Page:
Hetfield: Technology can help, for sure. Gosh, the way certain things work with security online ... it's harder for me to get onto an airplane. It's hard to believe something more can't be done. There's legal scalping out there too, which is kind of frustrating — your Stubhubs and what not — all the sudden, "Hey wow, we just sold 10,000 tickets. And where did they go? To one place? Interesting." We're aware of it and doing what we can. At the end of the day the fan gets screwed and we get screwed. That shouldn't happen.
CP: Nickelback had a tough week in Canada, with a police department in Prince Edward Island jokingly posting on Facebook a promise to play the band's music as punishment for drunk driving. Metallica gets blowback from listeners who don't like your direction. Do you ever feel pressure to dodge backlash?
Hetfield: That's certainly a trap you can avoid. All you have to say is, "We're artists. The end." Whatever we do, we're trying to make the best songs possible. If you don't like the songs, I get it. Don't buy the record, don't come see us. It reminds me of forums and chat sites. It's this crazy fake world where people aren't saying who they are, and they'd never say it to your face. You take two pitbulls, throw 'em in a room, shut the door and they go at it. I have other people look at that stuff.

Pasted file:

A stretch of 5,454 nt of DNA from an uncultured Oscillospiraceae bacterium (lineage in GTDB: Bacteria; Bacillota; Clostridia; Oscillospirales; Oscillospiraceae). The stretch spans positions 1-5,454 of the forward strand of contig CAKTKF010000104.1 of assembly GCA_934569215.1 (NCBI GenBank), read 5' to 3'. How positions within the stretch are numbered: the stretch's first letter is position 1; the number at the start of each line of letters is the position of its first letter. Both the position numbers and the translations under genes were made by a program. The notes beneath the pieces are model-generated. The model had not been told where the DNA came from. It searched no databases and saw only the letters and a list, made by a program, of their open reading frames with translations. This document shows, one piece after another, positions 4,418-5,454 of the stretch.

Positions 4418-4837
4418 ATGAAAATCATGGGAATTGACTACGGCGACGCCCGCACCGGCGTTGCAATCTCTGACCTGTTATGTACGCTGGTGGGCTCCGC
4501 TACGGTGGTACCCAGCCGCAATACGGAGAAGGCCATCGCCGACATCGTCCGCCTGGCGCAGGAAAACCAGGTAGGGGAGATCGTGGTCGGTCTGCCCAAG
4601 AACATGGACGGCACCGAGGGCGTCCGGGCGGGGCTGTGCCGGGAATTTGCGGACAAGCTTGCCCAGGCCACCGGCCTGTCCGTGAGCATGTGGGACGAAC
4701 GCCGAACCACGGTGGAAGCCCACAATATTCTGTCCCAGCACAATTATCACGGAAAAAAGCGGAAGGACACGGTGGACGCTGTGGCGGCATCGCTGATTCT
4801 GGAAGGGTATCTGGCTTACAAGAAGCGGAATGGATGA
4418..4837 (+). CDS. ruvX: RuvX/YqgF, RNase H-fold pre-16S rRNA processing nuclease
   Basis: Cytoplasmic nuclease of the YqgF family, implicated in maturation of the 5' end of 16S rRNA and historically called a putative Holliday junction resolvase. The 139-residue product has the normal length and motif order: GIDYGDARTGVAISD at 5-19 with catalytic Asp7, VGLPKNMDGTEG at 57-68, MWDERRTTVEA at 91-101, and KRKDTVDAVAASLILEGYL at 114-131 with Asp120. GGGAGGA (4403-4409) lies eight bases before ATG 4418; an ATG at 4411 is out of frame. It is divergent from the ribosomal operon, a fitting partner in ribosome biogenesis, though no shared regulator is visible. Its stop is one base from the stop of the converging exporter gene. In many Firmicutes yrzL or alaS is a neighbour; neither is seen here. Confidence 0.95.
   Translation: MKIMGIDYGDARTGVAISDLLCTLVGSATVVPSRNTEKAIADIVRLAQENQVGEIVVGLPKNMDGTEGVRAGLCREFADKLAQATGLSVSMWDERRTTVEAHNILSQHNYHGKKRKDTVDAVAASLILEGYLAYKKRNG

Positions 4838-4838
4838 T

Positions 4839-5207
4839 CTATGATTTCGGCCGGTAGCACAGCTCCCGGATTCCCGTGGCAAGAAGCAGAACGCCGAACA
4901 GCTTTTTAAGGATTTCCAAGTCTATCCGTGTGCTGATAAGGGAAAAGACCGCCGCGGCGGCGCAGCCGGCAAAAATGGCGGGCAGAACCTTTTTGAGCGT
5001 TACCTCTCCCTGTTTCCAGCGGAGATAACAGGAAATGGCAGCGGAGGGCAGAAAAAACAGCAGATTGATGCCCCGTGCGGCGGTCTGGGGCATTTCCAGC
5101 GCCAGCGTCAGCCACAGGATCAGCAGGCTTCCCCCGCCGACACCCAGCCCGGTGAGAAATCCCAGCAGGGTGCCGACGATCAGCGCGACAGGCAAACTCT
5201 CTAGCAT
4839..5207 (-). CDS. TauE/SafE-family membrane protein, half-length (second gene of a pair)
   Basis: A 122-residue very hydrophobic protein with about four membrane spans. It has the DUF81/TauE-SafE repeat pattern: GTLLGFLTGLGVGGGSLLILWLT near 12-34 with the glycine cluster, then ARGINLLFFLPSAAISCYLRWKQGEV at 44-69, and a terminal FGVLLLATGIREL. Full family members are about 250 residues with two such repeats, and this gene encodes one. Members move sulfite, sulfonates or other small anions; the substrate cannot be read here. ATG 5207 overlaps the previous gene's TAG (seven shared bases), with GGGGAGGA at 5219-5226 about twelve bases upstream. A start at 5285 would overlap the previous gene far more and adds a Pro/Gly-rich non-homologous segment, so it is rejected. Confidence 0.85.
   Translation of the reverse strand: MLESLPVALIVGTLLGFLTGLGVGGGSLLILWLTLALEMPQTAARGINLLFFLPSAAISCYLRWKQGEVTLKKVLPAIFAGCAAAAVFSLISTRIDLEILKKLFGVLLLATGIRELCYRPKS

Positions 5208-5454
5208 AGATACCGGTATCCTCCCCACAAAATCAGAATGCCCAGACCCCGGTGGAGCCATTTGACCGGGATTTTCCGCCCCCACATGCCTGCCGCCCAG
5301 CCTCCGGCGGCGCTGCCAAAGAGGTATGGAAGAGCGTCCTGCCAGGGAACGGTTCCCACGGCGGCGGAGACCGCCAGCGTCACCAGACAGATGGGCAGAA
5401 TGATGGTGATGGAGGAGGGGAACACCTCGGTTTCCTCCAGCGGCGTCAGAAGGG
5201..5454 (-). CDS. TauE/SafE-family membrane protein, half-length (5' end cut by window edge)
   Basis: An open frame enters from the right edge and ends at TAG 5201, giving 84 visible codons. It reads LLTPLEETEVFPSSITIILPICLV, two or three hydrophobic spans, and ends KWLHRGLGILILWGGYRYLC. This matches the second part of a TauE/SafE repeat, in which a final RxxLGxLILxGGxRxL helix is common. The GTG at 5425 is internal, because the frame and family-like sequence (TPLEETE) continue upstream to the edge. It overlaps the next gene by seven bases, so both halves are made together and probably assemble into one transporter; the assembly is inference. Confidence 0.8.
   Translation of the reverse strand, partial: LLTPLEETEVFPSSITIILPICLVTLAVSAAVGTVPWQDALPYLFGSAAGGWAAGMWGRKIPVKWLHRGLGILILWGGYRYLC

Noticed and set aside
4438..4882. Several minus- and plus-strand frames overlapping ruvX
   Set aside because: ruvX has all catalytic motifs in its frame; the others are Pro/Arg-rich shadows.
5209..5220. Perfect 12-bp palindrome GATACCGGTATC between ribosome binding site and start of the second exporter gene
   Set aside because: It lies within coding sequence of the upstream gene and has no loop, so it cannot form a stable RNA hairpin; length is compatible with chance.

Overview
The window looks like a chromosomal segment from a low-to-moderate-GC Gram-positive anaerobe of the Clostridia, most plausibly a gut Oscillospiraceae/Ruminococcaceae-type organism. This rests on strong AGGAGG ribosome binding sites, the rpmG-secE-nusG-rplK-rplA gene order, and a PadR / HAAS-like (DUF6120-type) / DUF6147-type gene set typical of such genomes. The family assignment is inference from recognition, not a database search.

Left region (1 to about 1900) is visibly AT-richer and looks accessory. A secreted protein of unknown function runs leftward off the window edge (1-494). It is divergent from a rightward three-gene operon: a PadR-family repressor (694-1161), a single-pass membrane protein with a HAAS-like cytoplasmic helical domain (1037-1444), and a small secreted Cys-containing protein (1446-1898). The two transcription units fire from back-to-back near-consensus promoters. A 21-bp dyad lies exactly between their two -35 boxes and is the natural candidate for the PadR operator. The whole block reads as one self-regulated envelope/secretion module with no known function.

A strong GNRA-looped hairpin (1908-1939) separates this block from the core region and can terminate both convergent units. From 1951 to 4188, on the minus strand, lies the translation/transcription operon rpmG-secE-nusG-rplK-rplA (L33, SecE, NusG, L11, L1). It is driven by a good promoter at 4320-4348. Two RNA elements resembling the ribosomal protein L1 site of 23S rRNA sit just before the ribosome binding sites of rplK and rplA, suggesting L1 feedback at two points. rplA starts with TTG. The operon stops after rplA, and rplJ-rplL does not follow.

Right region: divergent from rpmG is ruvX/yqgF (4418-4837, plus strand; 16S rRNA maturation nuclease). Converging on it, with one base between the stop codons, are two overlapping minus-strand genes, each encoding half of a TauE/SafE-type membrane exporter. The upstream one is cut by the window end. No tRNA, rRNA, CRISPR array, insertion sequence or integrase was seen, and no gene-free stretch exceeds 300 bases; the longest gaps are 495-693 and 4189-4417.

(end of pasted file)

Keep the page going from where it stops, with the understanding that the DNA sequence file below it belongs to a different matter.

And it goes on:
CP: When did you decide to disconnect? Didn't you have Instagram for a while?
Hetfield: I got sucked into social media. My kids are on Instagram so I wanted to try (and) look like a cool dad. But then that's all I was thinking about — "Oh, hey I'm here, I can take a picture, put it on Instagram and try and get followers." Mostly it was sucking my time and I started to neglect my real life. It was living in a cyber world and not for me. I have a hard enough time staying present in real life already.
CP: There was eight years between your previous album and this one, which is a lifetime in today's music industry. Are you hoping to speed up the creation process next time and maybe tour less?
Hetfield: We're certainly enjoying this record and still have to learn a few to play live, but I would love to not wait eight years. It didn't seem that long, but for fans sitting at home I totally understand (them thinking,) "Quit playing Antarctica!"
CP: How do you know when to start working on a new album?
Hetfield: Most of the time Lars (Ulrich, Metallica's drummer) and I will sit down and start talking. (We'll say), "We've got this coming up but we need a clean slate after that. Stop booking stuff so we can get in there and open the riff box." Cause once that's open, you can't stop it.
CP: You've been in Metallica for 35 years now. What keeps you motivated?
Hetfield: Music saved my life and it does every day. It helps put me on the right track. Perfectionism, possibly, is helping drive us. I'm waiting to write the ultimate riff and pen the ultimate lyric at some point. Still chasing something — it's an addiction, I'm sure.
— This interview has been condensed and edited.